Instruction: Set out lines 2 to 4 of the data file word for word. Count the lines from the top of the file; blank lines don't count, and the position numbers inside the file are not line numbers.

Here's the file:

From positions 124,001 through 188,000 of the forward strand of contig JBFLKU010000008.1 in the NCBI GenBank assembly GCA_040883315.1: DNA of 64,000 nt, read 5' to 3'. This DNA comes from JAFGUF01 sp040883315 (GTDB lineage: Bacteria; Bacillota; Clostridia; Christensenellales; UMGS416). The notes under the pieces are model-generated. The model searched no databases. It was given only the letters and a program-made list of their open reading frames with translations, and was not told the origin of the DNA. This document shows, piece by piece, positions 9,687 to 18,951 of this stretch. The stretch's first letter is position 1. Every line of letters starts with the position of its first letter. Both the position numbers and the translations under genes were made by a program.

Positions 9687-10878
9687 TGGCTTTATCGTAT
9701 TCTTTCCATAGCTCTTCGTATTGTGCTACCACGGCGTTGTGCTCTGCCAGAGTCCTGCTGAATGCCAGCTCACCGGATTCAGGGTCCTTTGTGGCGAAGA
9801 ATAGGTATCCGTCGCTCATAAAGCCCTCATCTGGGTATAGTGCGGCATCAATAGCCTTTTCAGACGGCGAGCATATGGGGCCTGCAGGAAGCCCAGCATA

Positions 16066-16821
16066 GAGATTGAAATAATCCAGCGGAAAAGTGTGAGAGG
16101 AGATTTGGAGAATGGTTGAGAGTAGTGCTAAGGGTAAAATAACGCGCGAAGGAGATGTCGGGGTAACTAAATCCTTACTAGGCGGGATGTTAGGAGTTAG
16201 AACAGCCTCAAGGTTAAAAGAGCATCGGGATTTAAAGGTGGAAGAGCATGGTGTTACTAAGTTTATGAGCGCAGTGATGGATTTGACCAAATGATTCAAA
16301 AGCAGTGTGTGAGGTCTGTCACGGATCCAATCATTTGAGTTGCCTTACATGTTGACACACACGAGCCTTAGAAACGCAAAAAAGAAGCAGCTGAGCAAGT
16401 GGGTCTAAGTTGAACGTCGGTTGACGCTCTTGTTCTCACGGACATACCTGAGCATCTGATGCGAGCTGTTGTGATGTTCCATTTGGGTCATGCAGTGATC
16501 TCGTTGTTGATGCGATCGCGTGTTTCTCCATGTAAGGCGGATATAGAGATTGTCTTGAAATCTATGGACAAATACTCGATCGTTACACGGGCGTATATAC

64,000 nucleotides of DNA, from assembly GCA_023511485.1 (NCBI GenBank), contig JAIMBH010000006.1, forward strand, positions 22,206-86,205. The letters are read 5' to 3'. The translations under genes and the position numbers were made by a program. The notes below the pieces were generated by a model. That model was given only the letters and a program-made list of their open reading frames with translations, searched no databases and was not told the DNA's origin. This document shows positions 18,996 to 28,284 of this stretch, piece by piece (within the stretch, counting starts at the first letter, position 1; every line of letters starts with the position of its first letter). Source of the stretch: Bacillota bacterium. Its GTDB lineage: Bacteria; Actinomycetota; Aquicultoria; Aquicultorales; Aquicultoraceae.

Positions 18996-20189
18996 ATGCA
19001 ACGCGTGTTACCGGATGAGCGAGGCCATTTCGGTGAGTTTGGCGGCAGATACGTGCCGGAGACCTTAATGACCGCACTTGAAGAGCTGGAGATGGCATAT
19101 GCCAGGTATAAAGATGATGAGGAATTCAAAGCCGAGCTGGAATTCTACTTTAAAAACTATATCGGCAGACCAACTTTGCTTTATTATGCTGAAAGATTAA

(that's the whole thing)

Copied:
Positions 9687-10878
9687 TGGCTTTATCGTAT
9701 TCTTTCCATAGCTCTTCGTATTGTGCTACCACGGCGTTGTGCTCTGCCAGAGTCCTGCTGAATGCCAGCTCACCGGATTCAGGGTCCTTTGTGGCGAAGA